Designing with HTML/CSS

Use HTML/CSS to design static images and render them with Puppeteer

Profile pictureToni Petrina
Published on 2022-02-073 min read
  • #html, css

When posting a link to social media, a small preview of the link will be shown as seen on the image below. Ensuring that the preview contains relevant information for the linked page adds a little flair. And for blog posts, it would be nice if it shows information about the blog post itself.

The content of that preview can be controlled using the Open Graph protocol with addition of site-specific properties. Filling title and description is straightforward from a blog post, but having a nice image is slightly trickier and requires creating one in an image editor.

A preview

Having a nice preview image is not a strong requirement, but it definitively makes links shine a bit. They could also be informative and display some relevant information, snippet or a hero image related to the link. Even though the image seen above may seem easy to create, after all it's just a photo and two lines of text, due to lack of familiarity with design tools it's a struggle. Formatting, centering, choosing a font and aligning text...these things are not trivial for someone rarely using image editors.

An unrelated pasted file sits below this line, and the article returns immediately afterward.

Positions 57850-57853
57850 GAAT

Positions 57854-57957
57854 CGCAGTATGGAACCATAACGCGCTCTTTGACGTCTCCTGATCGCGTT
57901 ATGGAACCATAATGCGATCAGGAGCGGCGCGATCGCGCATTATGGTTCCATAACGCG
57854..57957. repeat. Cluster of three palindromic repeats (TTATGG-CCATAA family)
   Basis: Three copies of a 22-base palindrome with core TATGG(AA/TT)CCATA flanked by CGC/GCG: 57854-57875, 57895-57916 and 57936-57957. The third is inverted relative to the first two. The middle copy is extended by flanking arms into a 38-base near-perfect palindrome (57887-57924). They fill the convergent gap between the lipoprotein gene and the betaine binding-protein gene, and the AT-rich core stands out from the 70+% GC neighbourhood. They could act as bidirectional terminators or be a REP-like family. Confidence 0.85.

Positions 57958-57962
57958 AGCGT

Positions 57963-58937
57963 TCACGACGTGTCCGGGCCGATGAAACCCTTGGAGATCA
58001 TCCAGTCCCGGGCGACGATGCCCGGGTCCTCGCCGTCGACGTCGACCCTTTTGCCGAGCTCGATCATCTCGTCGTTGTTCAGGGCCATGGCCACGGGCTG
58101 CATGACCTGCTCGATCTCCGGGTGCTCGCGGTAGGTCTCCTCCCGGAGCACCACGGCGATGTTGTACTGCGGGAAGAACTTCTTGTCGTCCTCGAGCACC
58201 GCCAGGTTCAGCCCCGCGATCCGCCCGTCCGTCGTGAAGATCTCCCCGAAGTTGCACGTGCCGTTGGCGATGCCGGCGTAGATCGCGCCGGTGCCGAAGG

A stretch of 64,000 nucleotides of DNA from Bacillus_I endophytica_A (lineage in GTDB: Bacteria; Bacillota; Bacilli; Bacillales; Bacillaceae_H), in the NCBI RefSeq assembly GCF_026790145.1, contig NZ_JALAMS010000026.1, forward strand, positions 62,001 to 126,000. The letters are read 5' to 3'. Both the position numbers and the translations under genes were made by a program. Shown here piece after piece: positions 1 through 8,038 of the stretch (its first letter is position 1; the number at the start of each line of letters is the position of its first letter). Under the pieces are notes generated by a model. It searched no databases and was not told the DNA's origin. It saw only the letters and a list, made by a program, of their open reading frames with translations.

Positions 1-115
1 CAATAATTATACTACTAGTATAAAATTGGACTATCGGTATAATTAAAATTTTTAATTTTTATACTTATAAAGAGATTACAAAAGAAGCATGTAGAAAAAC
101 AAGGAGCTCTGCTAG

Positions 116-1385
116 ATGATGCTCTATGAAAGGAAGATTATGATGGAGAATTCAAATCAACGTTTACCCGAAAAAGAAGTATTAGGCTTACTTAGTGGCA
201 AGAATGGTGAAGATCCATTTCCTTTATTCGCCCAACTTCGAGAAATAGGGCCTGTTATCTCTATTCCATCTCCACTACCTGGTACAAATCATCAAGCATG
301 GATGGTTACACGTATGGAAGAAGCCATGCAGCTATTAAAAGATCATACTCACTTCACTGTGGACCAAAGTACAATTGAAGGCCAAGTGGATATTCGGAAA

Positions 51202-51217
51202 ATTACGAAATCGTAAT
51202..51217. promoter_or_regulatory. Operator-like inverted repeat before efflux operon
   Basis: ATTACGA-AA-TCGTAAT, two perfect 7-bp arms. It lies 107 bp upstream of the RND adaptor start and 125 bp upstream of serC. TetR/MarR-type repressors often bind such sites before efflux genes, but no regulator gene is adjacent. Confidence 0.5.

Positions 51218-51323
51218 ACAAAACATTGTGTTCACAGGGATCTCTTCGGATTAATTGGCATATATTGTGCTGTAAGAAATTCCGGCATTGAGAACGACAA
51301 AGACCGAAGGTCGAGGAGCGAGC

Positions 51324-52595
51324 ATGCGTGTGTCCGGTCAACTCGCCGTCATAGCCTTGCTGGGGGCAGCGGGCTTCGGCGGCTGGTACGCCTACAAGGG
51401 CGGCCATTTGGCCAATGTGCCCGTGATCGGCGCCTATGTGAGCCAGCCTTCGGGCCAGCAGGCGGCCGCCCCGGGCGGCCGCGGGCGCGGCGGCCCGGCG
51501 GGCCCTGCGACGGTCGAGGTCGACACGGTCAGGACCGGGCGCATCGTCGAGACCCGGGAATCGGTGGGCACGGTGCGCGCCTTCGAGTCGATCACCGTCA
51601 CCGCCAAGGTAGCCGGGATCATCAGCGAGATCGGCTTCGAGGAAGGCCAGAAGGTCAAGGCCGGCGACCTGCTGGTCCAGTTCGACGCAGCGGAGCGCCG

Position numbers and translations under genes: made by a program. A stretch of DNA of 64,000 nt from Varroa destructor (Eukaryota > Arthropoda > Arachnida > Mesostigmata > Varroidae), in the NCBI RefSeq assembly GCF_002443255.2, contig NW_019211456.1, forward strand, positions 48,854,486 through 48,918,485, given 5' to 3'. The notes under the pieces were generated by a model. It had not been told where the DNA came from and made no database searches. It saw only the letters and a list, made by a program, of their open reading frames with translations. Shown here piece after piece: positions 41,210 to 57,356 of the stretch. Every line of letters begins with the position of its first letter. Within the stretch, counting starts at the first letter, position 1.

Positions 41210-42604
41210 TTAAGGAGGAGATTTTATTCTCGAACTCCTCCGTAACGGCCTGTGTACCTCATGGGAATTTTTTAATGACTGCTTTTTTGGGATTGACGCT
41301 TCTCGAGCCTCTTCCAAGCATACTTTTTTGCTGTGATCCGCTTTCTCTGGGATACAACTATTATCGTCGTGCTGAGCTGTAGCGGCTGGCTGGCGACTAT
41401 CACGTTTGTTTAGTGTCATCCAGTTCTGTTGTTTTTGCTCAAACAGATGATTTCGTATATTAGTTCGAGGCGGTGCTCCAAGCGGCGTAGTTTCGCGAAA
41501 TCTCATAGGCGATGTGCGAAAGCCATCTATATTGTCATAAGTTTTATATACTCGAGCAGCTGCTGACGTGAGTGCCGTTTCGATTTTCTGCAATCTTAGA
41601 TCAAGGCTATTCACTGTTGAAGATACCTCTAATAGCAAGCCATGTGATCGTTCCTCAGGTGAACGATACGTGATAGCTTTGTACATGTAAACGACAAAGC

For this particular case I know how I wanted it to look like in terms of elements, placement and overall...somewhat rigid look and feel. The content should be centered on the image - and nicely spaced. How should one go about creating such an image? If only there is a way to use text to describe such image...

Luckily there is a nice way to describe and style such structured content: using HTML and CSS. And I do know HTML and CSS. The page for the image can be seen at banner - the only thing to do now is to render it as an image and publish it with the blog itself.

The banner won't be updated oftan and taking a screenshot in a browser could be enough. It is simple and it works. But that is...too easy. What if I want to adjust something and then retake that screenshot? Could we...automate this?

Enter puppeteer, a headless Chrome. Or more precisely, sindresorhus/capture-website - a simple wrapper for puppeteer with focus on capturing a screenshot given a URL and some parameters.

The script for it couldn't be any simpler:

import captureWebsite from "capture-website";

await captureWebsite.file(
    overwrite: true,
    width: 1200,
    height: 630,

Updating a banner is one command away: yarn build:banner. Itself being an alias for:

NODE_OPTIONS='--experimental-json-modules' && node ./scripts/update-banner.mjs

Now tweaking the banner and updating won't take too long. And this definitively opens opportunities for the future.

Change code theme: